A second location soon popped up at Sixth Street and Pacific Avenue. That location burned in 1941, destroying all contents.
In 1937, Willard Parker bought the Manette Lumber Co., close to where the Narrows Apartments stand today.
Son Ike Parker signed on as manager there, earning $30 a week to start, according to company records.
Ike Parker bought the business from his father and ran it for the next 57 years.
Buying out companies such as Hogerson in Navy Yard City and Lofthus at its present Wheaton Way location, the Parker enterprise rode the ups and downs of the economy and slowly grew in the process.
Ike Parker died in 2004, and many remember him as not as a lumberman, but as a titan community supporter. He helped found the Bremerton YMCA and brought everyone together to redo the old Admiral Theatre.
“I think he wanted to leave a legacy in Bremerton. He wanted to be known as more than a lumberman or a businessman,” Kincaid said.
Company leaders say they are talking about a possible sale or lease of the Wheaton Way location. Peninsula Door & Millwork, which shares the site, will stay open.
Barnes thanked the community for its support over the years and Kincaid thanked employees for their many years of dedication.

Wednesday Stocks Fluctuate as Dollar Strengthens

Dow now at 10,533, down 11 points.

NEW YORK (AP) — Stocks fluctuated Wednesday as good news on manufacturing helped offset a decline in commodities prices.
The market got support from a key economic indicator that signaled growth in the Midwest manufacturing industry for a third straight month. The Chicago Purchasing Managers Index rose to 60 in December from 56.1 in November. The report showed that production and new orders increased and employment improved.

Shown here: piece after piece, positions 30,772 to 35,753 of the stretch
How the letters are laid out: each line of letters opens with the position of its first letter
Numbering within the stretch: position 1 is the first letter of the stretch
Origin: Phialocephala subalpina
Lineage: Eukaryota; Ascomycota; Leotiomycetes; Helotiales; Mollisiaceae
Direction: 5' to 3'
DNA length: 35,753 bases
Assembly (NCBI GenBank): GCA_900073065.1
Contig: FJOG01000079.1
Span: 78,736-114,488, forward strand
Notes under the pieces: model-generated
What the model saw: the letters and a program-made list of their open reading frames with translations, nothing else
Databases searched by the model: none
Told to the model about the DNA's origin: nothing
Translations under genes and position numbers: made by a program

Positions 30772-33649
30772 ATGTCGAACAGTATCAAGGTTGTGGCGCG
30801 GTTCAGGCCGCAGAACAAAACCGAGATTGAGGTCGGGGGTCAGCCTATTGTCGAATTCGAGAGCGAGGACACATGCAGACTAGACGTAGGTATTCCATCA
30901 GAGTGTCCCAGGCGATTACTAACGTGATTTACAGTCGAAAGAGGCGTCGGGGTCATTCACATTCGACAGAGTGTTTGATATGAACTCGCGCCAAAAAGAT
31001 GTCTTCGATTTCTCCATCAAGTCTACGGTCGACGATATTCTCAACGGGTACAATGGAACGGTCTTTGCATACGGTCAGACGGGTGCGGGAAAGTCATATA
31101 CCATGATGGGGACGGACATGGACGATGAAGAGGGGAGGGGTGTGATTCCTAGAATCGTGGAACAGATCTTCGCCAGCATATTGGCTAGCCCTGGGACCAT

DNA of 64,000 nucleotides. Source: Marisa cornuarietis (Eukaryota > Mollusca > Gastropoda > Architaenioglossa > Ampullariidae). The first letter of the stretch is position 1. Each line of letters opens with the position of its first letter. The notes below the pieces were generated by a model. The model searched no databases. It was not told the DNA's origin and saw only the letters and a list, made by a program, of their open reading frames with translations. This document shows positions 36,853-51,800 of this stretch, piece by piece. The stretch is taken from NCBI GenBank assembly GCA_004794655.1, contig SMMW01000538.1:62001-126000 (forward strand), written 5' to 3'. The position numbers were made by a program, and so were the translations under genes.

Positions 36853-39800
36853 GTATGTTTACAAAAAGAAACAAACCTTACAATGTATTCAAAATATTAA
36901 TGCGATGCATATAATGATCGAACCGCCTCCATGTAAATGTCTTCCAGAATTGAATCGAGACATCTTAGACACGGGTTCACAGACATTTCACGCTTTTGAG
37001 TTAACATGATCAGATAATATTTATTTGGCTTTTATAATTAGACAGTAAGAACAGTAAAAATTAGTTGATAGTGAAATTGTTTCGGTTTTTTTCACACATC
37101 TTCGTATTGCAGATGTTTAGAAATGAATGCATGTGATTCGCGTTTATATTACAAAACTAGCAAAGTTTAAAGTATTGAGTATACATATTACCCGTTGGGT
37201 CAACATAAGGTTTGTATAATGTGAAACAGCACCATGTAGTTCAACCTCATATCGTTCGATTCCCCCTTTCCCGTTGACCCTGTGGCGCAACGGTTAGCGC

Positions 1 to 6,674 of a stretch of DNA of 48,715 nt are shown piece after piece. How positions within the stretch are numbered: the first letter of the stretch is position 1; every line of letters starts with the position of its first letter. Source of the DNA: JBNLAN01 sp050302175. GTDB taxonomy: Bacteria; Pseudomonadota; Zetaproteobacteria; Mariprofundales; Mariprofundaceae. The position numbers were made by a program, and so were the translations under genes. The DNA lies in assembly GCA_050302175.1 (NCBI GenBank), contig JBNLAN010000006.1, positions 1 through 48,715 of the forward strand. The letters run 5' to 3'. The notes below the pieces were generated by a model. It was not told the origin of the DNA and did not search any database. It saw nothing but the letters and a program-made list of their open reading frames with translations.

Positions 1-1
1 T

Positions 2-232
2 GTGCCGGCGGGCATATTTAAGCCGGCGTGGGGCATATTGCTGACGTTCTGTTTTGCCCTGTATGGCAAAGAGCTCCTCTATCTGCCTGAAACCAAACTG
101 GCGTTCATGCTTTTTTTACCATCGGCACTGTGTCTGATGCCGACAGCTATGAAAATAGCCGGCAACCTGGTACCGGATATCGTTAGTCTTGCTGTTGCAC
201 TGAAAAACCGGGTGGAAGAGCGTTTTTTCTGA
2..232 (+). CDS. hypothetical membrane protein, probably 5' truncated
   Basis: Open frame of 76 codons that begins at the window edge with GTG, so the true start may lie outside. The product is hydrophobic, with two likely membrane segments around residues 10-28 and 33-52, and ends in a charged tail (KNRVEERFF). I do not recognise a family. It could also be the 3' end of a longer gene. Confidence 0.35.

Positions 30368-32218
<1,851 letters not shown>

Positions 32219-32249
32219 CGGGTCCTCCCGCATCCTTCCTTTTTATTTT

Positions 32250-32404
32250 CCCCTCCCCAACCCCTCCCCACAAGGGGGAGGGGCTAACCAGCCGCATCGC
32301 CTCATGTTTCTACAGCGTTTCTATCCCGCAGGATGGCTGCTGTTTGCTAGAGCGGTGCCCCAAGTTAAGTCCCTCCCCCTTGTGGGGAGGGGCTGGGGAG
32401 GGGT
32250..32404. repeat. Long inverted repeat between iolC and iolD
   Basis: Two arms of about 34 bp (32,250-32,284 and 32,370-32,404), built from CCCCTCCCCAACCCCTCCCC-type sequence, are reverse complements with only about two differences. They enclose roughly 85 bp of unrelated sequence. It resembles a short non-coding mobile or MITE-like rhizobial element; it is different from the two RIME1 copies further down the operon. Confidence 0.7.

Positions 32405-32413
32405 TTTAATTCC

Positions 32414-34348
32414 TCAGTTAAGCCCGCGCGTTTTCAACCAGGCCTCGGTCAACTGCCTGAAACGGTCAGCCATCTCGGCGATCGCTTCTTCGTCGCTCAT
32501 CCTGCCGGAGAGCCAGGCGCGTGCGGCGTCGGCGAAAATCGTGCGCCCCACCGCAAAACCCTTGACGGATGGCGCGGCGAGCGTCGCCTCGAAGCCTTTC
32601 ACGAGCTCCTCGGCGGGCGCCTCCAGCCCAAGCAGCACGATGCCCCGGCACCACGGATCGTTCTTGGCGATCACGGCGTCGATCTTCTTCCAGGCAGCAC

But the market’s gains were held back by a stronger dollar and a subsequent drop in energy and material stocks. A jump in the dollar makes commodities, and thus the shares of companies that produce commodities, less attractive to foreign buyers. It also hurts the profits of companies that do business overseas.
Some investors have been buying the dollar in recent weeks on the belief that the economy is improving and the Federal Reserve will raise interest rates in the next year. That buying interest comes after a months-long slide in the greenback.
Rock-bottom interest rates have encouraged investors this year to move out of cash and into riskier assets such as stocks and commodities that have the potential to earn bigger returns. While a rise in interest rates would be a sign that the economy is on the right track, it could hurt the stock market’s advance.
After a 24.7 percent rise in the Standard & Poor’s 500 index this year, many investors have closed their books and are making few moves ahead of the start of 2010. Fewer traders in the market can lead to more volatility.